The scope of NYDFS jurisdiction is an oft-debated issue for regulated and non-regulated entities alike.

To better understand how NYDFS views its jurisdiction and mission, its worth re-reading these findings from its Consent Order against  Robinhood Crypto.

“[I]t is worth beginning with the Department’s observation that RHC’s overall approach to its compliance obligations substantially contributed to such deficiencies. Starting on May 23, 2019, when RHC commenced operations of its regulated business activity in New York and at least throughout 2020 (the time period relevant to this Consent Order), RHC was not fully compliant with New York State regulations, and failed to address some of the particular risks associated with operating a cryptocurrency trading platform. RHC was reliant on its parent and affiliates for substantial aspects of its compliance program.

Although such reliance is not inherently violative of DFS requirements, in this case, such reliance proved to be a weakness because the programs 10 of the parent (RHM) and affiliate (RHF) were not compliant with New York State regulations, and they failed to address all the particular risks applicable to licensed virtual currency businesses. These problems were exacerbated by a lack of prominence for RHC compliance within RHM’s organizational structure. Despite RHC’s reliance on its parent and affiliate for its compliance program, RHC’s Chief Compliance Officer reported to RHC’s Director of Product Operations, rather than reporting directly to a legal or compliance executive at the parent or affiliate. The CCO also did not participate in any formal reporting to the Board of Directors or independent audit or risk committees at the parent or affiliate.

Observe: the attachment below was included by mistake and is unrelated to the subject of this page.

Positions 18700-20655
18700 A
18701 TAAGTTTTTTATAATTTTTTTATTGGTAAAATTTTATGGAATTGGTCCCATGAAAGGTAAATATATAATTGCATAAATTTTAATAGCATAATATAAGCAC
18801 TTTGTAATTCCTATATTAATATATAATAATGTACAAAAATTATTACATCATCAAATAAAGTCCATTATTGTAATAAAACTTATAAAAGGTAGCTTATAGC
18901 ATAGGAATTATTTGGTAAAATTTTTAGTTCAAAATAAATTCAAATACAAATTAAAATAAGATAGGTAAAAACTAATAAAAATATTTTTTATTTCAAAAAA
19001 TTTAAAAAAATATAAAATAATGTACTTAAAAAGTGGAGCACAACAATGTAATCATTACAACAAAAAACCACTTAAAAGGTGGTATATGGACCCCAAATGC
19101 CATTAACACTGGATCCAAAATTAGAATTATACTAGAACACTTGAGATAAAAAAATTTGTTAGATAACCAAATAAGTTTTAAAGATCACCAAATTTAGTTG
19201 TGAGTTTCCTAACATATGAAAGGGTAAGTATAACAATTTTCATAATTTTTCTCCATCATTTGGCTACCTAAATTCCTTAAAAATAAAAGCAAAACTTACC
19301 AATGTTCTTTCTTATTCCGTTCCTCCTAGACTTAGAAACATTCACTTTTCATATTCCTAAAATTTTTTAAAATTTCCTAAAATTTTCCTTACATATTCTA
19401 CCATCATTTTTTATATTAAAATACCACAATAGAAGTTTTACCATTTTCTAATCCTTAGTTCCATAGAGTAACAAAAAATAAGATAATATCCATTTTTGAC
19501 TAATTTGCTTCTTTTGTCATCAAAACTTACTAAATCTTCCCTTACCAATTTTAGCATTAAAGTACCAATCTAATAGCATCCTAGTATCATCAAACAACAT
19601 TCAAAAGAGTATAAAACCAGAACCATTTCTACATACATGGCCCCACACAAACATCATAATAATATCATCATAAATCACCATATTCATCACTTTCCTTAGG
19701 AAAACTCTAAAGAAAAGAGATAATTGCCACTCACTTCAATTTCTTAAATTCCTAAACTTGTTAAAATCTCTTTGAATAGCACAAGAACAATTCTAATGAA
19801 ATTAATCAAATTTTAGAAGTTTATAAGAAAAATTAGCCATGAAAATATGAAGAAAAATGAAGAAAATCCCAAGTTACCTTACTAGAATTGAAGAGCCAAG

Thus, RHC played no meaningful role in compliance efforts at the entity level, resulting in a lack of an ability to influence staffing and resources, or to timely and adequately adopt measures that would assure full compliance with the Department’s Regulations. RHC’s compliance approach manifested not only in substantive failures, but also contributed to a level of cooperation with the Department that, at least initially, was less than what is expected of a licensee that enjoys the privilege of conducting business in the State of New York. For example, information provided by RHC was either delayed, insufficient, or both. In several instances, RHC failed to disclose investigations by federal and state regulators of an RHC affiliated entity, in violation of reporting obligations governed by RHC’s Supervisory Agreement with the Department.

RHC also initially claimed during the Examination, erroneously, that the Department did not have authority to examine policies or practices of RHC’s parent and affiliates. RHC further claimed that any weaknesses in its programs were overstated because RHC relied on more robust programs of its parent and affiliate, when in reality such programs were not compliant with various aspects of the Department’s laws and regulations.


The Consent Order may be found here:


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